Here's the boilerplate:

Milton is owner of MVmedia, LLC , a micro publishing company specializing in Science Fiction, Fantasy and Sword and Soul. MVmedia’s mission is to provide speculative fiction books that represent people of color in a positive manner. 

Milton is the author of eight novels; his most recent are The Woman of the Woods and Amber and the Hidden City. He is co-editor of four anthologies; Griots: A Sword and Soul Anthology and Griot: Sisters of the Spear, with Charles R. Saunders; The Ki Khanga Anthology with Balogun Ojetade and the Steamfunk! Anthology, also with Balogun Ojetade.  MVmedia has also published Once Upon A Time in Afrika by Balogun Ojetade.
                
Milton resides in Metro Atlanta with his wife Vickie and his children Brandon and Alana.

Here's the gem:

Amber and the Hidden City 

Thirteen year old Amber Robinson's life is full of changes. Her parents are sending her to a private school away from her friends, and high school looms before her. But little does she know that her biggest change awaits in a mysterious city hidden from the world for a thousand years. Why? Amber's grandmother is a princess from this magical kingdom of Marai. She's been summoned home to use her special abilities to select the new king but she no longer has the gift, and her daughter was never trained for the task. That leaves only one person with the ability to save the city: Amber! But there are those who are determined that Amber never reaches Marai and they will do anything to stop her. Prepare yourself for an exciting adventure that spans from the Atlanta suburbs to the grasslands of Mali. It's a story of a girl who discovers her hidden abilities and heritage in a way that surprises and entertains.

Purchase links: MVmedia   Amazon   Barnes & Noble


Wednesday, April 16, 2014

Steamfunk Your Way To Freshness

I'm going to slide this name across the table and give you a moment to think things over: Balogun Ojetade. One of the driving forces behind the Butler/Banks Book Blog Tour. Steam/Dieselfunk pioneer. Likely a level 4 telepath.

Think on that a while.











Balogun is the author of the bestselling Afrikan Martial Arts: Discovering the Warrior Within and screenwriter / producer / director of the films, A Single Link and Rite of Passage: Initiation.
He is one of the leading authorities on Steamfunk – a philosophy or style of writing that combines the African and / or African American culture and approach to life with that of the steampunk philosophy and / or steampunk fiction – and writes about it, the craft of writing, Sword & Soul and Steampunk in general, at http://chroniclesofharriet.com/.
He is author of six novels – the Steamfunk bestseller, MOSES: The Chronicles of Harriet Tubman (Books 1 & 2); the Urban Science Fiction saga, Redeemer; the Sword & Soul epic, Once Upon A Time In Afrika, two Fight Fiction, Action-Adventure novellas – A Single Link and Fist of Afrika and the two-fisted Dieselfunk tale, The Scythe. Balogun is also contributing co-editor of two anthologies: Ki: Khanga: The Anthology and Steamfunk.
Finally, Balogun is the Director and Fight Choreographer of the Steamfunk feature film, Rite of Passage, which he wrote based on the short story, Rite of Passage, by author Milton Davis.
You can reach him on Facebook at www.facebook.com/Afrikan.Martial.Arts; on Twitter @Baba_Balogun and on Tumblr at www.tumblr.com/blog/blackspeculativefiction.
The Scythe Blurb (Click HERE to view the trailer)

He has been given a second chance at life. A second chance at revenge. He is the bridge between the Quick and the Dead. He is…THE SCYTHE!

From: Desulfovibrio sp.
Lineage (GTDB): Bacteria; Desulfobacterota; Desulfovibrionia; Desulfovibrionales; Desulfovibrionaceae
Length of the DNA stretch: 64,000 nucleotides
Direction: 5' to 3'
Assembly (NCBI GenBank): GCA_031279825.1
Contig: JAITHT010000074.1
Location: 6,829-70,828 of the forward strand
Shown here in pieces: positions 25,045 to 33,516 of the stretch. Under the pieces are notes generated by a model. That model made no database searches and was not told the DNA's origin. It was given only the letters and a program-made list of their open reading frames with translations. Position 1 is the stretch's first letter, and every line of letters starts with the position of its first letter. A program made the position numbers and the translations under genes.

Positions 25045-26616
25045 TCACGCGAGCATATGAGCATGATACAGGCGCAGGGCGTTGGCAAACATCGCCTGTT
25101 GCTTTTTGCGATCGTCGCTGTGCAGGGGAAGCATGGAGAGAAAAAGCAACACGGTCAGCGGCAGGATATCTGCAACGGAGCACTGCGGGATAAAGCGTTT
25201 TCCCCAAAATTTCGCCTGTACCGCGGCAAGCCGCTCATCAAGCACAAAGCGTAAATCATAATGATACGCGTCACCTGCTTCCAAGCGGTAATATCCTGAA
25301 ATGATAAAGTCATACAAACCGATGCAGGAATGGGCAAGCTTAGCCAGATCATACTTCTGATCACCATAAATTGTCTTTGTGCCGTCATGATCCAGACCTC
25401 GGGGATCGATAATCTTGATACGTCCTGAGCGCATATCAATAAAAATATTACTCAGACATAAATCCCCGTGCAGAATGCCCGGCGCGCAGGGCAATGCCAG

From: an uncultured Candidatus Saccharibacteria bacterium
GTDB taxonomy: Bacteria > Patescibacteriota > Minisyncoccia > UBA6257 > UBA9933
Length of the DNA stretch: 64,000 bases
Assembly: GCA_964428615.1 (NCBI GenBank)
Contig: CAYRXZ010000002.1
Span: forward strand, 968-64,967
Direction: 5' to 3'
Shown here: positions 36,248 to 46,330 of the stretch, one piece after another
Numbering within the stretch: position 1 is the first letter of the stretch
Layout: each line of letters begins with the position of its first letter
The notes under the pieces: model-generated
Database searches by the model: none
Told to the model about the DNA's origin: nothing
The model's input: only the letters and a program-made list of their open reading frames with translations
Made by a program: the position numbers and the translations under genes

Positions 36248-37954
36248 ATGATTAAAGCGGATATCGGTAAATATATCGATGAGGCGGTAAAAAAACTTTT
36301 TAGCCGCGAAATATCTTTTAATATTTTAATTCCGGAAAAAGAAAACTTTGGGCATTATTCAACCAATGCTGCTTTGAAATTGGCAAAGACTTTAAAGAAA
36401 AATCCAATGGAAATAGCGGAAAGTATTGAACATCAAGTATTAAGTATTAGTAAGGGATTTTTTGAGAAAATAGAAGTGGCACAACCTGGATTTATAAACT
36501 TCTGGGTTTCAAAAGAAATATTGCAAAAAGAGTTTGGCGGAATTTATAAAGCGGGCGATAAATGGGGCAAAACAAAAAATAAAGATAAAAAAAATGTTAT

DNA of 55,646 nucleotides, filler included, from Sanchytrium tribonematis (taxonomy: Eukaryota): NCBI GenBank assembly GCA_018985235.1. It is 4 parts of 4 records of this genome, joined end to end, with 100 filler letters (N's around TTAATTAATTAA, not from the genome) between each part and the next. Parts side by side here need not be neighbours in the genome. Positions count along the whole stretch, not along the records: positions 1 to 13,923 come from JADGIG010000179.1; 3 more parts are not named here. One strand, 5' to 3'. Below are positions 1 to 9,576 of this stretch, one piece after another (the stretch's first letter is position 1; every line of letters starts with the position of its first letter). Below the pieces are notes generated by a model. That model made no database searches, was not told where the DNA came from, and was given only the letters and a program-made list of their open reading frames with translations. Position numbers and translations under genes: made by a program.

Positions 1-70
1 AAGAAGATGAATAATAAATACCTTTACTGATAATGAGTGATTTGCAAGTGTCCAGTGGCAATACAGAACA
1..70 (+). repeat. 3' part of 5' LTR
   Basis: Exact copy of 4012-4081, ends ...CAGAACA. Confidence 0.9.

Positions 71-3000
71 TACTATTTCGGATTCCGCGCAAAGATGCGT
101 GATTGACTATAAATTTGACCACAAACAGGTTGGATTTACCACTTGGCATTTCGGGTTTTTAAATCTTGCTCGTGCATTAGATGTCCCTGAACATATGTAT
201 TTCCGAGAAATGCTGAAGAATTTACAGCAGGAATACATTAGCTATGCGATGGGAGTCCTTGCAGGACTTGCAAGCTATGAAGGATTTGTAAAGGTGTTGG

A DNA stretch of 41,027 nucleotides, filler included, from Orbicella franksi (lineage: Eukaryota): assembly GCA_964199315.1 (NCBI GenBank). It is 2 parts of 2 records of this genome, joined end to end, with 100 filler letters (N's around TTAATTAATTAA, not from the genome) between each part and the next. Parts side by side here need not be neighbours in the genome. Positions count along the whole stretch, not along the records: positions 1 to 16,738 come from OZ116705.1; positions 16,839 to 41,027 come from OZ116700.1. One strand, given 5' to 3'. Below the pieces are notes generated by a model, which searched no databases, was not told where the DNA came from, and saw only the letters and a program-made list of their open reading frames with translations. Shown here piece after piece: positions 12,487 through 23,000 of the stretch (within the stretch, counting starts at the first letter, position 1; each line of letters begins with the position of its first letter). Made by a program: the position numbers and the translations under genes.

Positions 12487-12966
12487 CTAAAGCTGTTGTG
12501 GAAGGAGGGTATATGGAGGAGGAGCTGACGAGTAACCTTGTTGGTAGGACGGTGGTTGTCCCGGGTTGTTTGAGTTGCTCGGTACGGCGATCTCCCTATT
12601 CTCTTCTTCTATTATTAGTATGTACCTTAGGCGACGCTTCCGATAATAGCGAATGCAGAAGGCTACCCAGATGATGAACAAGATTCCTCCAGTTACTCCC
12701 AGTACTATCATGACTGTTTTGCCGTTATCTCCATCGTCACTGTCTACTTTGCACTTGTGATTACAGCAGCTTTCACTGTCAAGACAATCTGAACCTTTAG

Out of the tragedy of the Tulsa Race Riot of 1921, a two-fisted hero rises from the grave!
Inspired by the pulp magazines of the 1930s and 1940s, a tale of action, adventure, thrills and chills await fans of Dieselpunk, die-hard pulp fans and readers who just love a gritty story that packs a mean punch.
Enter a world in which Gangsters, Flappers, vampires, robots and the Ku Klux Klan all roam the same dark back streets; a world of grit, grime and grease; a world of hardboiled gumshoe detectives and mad scientists; a world where magic and technology compete for rule over the world.

Dieselfunk has emerged in The Scythe…and the Roaring Twenties will never seem the same!
Purchase The Scythe and other works by Balogun Ojetade at https://www.roaringlionsproductions.com/. All of his works are also available on Amazon.


Tuesday, April 15, 2014

The Butler/Banks Book Tour: Alan Jones


Alan D. Jones: Former columnist for the Atlanta Tribune, Alan Jones has worked most of his adult life as a Business/IT consultant, working all across America from Los Angeles to Wall Street. Born in Atlanta, Alan attended GA-Tech and GA State, obtaining his MBA from Georgia State University's Robinson School of Business. In addition, Alan was a feature writer for the student newspapers at both schools. Alan also served on the board of the Atlanta chapter of the National Black MBA association.


Alan is the author of the Science Fiction novels To Wrestle with Darkness and its prequel, Sacrifices.

Sacrifices Synopsis: 
In Sacrifices, a prequel to Alan’s first book, To Wrestle with Darkness, we meet Cil, Deborah, Ruth and Sarah. They are four sisters descended from the coupling of angels and humans. And as such they’ve been embodied with fantastical abilities which they use to defend the world from those who would harm it, be they flesh or spirit. In Sacrifices, they find themselves tested, as they must contest the forces of darkness who are intent on ending all of creation. If they are to prevail, there will certainly be sacrifices.

Review:
From slavery to sacrifices to victory -- a journey worth taking February 10, 2014
By Ruth DeJauregui

This fascinating prequel to "To Wrestle With Darkness", Sacrifices, which is book two of the trilogy, follows the four sisters -- Cil, Deborah, Ruth and Sarah have a destiny to fulfill.
I'm not usually a fan of stories that leap back and forth in time, from the 1700s to the present, but in this case, Jones did a masterful job in not only keeping the story on-track through the centuries, but as the book drew to a close, it all became clear. The story really was in sequence, although at first it didn't look that way at all